I grew up in the South Ward of Newark which
gave me many great memories. I have been married to my husband Anthony
for 45 years and I feel sometimes that his memories are mine since
I have heard about how wonderful the First Ward was many many times.
He attended St. Lucy's school and then McKinley School. His memories
of Catholic school are mostly bad because his family was dirt poor
and he was treated as such. I hear many times how they would sleep
on the fire escapes where he lived on Sheffield Street (these houses
were torn down to build the Columbus Homes) when the older guys
had the fire hydrant open to keep cool. Nobody had fans, let alone
air conditioners. They would feel the cool water spray every once
in a while. They slept out there complete with blankets and pillows.
I also have heard about the chocolate factory and the wonderful
smells coming from it. I feel like I was the one to buy candy at
Mario's candy store since I have heard the stories so often.
He had uncles who belonged to one of the men's clubs(The PC Club?)
they had at the time and they would let the kids in to watch TV
if they were quiet and give them all a nice cold soda (maybe Manhattan
Special?). He mentions D' Noia bread which I did have the pleasure
of tasting later on. It was different than regular Italian Bread.
Also Harry Mayer Foodtown which was the big supermarket of the time.
Nappi's wonderful sandwiches, Zippo's sausage and provolone etc.
Then there was Carmine's deli on the corner of Seventh Avenue and
Stone Street I believe. They also had all the Italian specialties.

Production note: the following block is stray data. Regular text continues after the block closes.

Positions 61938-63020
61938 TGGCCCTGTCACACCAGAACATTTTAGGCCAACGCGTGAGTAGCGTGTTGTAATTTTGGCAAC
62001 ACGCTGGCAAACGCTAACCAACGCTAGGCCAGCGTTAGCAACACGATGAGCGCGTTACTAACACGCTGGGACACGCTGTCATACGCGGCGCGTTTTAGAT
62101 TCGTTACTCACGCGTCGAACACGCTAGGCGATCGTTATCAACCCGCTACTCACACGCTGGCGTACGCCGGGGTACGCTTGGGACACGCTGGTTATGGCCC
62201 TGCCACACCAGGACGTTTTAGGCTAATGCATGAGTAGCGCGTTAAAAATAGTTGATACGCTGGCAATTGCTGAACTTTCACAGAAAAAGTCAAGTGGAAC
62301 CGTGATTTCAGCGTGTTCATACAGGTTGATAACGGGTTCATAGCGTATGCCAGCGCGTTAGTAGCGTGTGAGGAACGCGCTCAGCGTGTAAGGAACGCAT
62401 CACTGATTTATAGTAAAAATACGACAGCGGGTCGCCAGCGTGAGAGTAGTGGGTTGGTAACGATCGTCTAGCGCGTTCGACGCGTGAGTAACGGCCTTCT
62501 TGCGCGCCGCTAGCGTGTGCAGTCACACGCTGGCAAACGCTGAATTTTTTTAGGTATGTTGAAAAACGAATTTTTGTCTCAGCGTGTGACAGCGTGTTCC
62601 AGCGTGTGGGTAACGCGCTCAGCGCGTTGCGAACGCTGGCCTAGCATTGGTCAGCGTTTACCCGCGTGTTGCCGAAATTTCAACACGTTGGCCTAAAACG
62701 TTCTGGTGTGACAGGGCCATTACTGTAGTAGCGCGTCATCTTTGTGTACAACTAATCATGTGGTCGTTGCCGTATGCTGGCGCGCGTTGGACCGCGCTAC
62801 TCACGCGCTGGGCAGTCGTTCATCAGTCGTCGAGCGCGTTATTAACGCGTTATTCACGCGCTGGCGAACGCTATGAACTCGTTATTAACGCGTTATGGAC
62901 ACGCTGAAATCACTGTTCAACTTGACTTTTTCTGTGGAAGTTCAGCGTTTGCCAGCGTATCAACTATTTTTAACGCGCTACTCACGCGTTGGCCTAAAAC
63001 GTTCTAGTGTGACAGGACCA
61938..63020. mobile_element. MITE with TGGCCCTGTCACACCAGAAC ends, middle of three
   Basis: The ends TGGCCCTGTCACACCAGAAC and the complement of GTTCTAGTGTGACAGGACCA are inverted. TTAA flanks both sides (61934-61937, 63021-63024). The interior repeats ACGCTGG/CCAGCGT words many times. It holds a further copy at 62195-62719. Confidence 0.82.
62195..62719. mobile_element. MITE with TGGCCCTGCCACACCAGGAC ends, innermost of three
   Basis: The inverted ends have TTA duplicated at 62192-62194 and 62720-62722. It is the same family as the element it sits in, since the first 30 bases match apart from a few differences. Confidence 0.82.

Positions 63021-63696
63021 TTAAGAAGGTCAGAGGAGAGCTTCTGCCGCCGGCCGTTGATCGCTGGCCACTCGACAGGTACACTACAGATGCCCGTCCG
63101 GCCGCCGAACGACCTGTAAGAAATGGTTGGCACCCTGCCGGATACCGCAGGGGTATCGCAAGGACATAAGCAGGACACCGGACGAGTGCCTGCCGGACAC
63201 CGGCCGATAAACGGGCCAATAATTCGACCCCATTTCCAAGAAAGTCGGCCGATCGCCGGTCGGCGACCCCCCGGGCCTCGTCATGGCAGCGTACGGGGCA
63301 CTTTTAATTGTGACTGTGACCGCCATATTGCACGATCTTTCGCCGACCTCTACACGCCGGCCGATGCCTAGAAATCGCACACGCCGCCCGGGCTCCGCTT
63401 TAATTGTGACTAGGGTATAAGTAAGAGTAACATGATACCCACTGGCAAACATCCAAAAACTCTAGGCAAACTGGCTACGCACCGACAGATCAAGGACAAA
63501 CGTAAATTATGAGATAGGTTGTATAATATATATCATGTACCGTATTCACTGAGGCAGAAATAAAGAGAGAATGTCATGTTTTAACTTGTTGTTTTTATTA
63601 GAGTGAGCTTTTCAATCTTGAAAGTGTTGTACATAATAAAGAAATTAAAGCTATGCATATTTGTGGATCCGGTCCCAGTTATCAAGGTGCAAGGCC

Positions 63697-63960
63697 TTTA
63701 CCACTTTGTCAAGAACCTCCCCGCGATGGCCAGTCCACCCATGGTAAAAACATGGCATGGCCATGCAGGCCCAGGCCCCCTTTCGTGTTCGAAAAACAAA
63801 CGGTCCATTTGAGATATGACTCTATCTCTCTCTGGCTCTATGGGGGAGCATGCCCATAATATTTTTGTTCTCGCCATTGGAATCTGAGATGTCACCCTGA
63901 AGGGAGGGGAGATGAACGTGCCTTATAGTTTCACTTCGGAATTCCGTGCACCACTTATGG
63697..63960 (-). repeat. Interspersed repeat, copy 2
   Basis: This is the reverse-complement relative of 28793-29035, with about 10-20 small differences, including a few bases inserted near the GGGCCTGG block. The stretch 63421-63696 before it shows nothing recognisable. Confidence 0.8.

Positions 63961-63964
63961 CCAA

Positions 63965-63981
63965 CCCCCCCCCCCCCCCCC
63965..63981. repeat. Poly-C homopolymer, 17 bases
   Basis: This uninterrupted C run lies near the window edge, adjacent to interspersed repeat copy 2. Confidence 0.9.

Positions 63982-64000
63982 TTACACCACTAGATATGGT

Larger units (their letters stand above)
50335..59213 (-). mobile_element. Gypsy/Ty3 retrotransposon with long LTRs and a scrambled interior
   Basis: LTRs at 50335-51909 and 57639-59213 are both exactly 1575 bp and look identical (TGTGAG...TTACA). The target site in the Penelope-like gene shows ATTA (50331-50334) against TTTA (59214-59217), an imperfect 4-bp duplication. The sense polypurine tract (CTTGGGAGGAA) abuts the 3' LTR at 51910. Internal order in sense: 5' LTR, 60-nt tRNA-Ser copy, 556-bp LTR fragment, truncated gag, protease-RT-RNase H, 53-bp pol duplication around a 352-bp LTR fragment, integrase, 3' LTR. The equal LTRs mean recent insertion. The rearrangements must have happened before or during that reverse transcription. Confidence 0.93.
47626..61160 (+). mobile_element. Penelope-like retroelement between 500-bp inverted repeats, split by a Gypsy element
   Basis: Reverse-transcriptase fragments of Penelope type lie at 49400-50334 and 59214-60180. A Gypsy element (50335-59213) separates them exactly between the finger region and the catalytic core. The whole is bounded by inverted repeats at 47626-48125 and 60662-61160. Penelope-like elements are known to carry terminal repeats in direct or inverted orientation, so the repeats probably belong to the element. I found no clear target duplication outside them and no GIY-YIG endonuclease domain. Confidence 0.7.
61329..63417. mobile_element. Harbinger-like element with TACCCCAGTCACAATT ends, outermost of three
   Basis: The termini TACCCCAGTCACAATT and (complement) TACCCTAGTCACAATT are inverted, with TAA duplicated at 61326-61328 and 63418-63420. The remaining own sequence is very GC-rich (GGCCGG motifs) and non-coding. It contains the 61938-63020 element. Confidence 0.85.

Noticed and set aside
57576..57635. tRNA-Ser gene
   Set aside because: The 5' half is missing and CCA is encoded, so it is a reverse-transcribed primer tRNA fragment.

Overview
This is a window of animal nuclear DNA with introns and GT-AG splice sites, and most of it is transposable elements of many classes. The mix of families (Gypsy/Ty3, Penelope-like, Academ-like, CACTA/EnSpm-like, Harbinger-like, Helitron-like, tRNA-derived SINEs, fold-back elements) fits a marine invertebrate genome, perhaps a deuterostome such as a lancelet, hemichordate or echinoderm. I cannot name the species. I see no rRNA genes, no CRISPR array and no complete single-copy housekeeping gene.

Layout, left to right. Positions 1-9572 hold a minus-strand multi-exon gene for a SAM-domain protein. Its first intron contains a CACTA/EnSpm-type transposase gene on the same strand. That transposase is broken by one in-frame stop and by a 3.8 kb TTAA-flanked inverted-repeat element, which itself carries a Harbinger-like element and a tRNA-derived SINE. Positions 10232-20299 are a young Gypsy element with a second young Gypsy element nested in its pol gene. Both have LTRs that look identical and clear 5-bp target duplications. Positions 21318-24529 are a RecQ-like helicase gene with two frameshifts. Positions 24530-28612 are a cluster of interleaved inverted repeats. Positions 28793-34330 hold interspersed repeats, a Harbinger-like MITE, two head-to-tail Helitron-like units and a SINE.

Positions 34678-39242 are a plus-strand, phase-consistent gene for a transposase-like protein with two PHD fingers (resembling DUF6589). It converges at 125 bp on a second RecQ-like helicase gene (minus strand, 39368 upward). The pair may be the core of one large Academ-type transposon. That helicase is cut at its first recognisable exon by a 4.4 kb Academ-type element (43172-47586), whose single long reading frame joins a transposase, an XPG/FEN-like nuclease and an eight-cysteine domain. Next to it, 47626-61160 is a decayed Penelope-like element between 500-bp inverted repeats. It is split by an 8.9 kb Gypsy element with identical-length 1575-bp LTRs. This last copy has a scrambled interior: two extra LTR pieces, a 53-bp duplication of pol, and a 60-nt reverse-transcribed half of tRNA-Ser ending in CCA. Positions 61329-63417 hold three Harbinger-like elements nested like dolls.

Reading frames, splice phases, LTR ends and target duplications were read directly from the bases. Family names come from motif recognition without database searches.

The best cheesecake was bought at Boscia's (sp?) on Seventh Avenue.
Everyone shopped on Broadway and then had some hotdogs from Broadway
Tom's truck. My husband, Anthony, seems to think they were like
.15 each. He had a relative who was said to have eaten 35 hotdogs
at one time! Can this be true?
There was also the Regent Theatre where everyone went on Saturday
for the matinee. And let us not forget the Greek restaurant on Broadway
with the best rice pudding. The Rotunda pool on the corner of Clifton
Avenue was only a dime to enter and the only place to cool off other
than the fire escapes. There was Leo's dry goods on Seventh Avenue
where you could purchase clothes, towels, shoes and the black dresses
that all the old Italian widows wore forever once they lost a husband.
He even got to see Jackie Gleason, Joe Dimaggio and other celebrities
when they were entering the restaurant down there. I think it was
Victoria's Castle. They naturally never got to eat there since they
were so poor. Nappi's sandwiches was as good as it got for them.
It seems everyone hung out of the windows. Especially the mom's
watching the kids. And at mealtime or when it was time to "come
in" everyone called the kids by name out the windows.
To hear my husband tell it, the First Ward was paradise. I almost
feel at times as if I was there. It is a shame that today's kids
will not have these simple innocent times when kids appreciated
even a cold soda.